Texas Groups Mark International Human Rights Day with Vigil in Waco Spotlighting Immigration Detention System

December 10, 2011

Waco, Texas - On Saturday, December 10, 2011, at 2pm community organizations will hold a vigil in Waco for detained immigrants in honor of International Human Rights Day. The vigil will begin at 2pm at Heritage Park at Third and Austin and will highlight the more than 10,000 immigrant detention beds in Texas.

Until last week, Immigration and Customs Enforcement was detaining immigrant women at the Jack Harwell Detention Center in Waco, a private jail operated by Community Education Centers, a for-profit private prison corporation. Reports from inside the facility included complaints of lack of access to medical care, including for pregnant women, spoiled food, no contact visits, and virtually non-existant access to attorneys.

On Monday, advocacy groups were told that ICE has transferred women from Jack Harwell to other privately operated detention centers in Taylor and Laredo. “While we believe that it is a victory that ICE has moved women from the Jack Harwell facility, much more needs to be done,” said Bob Libal of Grassroots Leadership. “We must end for-profit detention as a feature of our immigration system.”

According to data compiled by the Detention Watch Network, private prison corporations spend millions of dollars annually lobbying state and federal legislators. Nearly half of all immigrant detention beds are operated by for-profit corporations.

“Private prison corporations have lobbied for the very legislation that leads to the incarceration of undocumented immigrants,” said José Magaña of the Waco DREAM Act Alliance. “Profiting from detention is not only inhumane and unfair, but borders on legalized slavery.”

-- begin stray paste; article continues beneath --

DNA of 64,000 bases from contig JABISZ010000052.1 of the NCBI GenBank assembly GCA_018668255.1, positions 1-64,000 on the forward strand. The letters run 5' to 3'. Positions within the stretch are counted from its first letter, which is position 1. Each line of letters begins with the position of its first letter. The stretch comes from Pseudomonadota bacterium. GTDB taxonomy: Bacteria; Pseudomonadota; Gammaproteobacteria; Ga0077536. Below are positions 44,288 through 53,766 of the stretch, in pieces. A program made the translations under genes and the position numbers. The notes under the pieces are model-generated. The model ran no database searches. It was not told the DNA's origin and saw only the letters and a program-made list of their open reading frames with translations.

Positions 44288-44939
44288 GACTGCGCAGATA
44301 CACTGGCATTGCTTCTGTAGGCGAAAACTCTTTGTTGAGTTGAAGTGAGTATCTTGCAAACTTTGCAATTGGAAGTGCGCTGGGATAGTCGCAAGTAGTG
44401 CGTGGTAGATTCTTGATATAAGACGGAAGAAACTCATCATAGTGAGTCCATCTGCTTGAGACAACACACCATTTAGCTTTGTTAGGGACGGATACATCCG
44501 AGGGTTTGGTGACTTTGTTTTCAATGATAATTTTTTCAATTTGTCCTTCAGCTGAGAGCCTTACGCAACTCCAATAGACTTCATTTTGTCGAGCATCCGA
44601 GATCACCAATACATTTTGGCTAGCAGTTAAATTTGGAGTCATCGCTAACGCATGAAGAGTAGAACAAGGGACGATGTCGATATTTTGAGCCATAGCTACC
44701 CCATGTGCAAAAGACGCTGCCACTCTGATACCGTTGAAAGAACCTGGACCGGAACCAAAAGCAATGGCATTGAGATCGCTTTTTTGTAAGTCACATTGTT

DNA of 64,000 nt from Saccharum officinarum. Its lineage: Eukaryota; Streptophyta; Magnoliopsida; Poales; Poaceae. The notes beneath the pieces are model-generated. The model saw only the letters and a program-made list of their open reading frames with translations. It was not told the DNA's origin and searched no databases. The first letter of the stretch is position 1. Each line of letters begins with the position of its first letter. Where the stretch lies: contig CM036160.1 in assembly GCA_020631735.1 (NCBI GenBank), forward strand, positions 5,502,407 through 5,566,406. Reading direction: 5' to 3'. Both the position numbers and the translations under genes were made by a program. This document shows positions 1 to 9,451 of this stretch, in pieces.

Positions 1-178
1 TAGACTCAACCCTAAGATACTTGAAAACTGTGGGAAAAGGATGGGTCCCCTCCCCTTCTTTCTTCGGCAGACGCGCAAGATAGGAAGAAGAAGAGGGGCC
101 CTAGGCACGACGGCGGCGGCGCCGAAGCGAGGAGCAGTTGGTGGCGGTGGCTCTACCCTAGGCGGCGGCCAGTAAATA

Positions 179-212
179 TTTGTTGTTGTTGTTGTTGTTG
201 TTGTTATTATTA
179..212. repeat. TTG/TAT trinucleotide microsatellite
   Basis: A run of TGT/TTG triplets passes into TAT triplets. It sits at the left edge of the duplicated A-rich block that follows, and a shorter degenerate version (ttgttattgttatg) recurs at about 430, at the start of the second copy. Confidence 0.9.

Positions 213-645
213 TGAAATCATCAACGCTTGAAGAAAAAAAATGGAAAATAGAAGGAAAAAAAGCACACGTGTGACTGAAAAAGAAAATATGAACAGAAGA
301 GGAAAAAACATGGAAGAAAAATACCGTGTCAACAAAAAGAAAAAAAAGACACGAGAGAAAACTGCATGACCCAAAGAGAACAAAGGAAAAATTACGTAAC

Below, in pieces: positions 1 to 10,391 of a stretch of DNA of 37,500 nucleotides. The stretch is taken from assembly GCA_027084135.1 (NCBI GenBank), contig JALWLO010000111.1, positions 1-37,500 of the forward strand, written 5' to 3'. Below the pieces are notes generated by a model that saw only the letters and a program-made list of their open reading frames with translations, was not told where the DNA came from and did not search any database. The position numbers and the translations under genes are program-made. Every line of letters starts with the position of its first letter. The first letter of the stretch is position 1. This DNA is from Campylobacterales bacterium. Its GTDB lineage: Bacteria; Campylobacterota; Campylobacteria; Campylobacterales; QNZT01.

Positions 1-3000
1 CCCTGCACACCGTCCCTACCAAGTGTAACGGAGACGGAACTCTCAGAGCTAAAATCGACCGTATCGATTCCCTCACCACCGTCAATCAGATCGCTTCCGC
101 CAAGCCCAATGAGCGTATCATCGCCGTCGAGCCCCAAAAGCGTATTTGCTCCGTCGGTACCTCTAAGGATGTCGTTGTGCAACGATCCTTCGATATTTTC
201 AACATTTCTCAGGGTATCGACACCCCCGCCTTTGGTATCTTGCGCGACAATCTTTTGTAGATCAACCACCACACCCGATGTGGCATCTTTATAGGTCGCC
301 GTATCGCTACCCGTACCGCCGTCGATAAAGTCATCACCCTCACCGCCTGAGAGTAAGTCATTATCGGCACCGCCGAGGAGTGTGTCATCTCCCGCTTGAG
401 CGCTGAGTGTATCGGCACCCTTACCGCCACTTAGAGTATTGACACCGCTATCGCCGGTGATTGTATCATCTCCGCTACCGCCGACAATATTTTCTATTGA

Waco resident and Baylor student Hope Mustakim will speak also at the vigil. Mustakim’s husband Nazry, a permanent legal resident detained under 1996’s mandatory detention laws, has been detained since March at a private detention center in South Texas.

“I know first-hand the suffering of those in detention and their families,” said Hope Mustakim. “Naz and I were only married for 8 months before he was taken away from me. Now I only see him twice a month through the pane glass at the detention center, which is a 260 mile drive from my home. The emotional and financial cost of our separation has been devastating, and it saddens me to know that this is happening to other families caught up in the detention system across the country.”

Members of the faith community will also join community members in the vigil.

“It’s extremely difficult to ‘love thy neighbor’ when ‘thy neighbor’ is locked up for immigrating and imprisoned under subhuman conditions,” said Bart Smith, a member of Texans United for Families and a student at Austin Presbyterian Theological Seminary. “People of faith and others of good will are accountable for the treatment of the vulnerable in our midst. I can think of few more vulnerable positions than the fear, isolation, and cruelty experienced by detained persons and their loved ones.”

Speakers will include members of the Waco Dream Act Alliance, Hope Fellowship Church, Texans United for Families, Grassroots Leadership, and those affected by the immigrant detention system.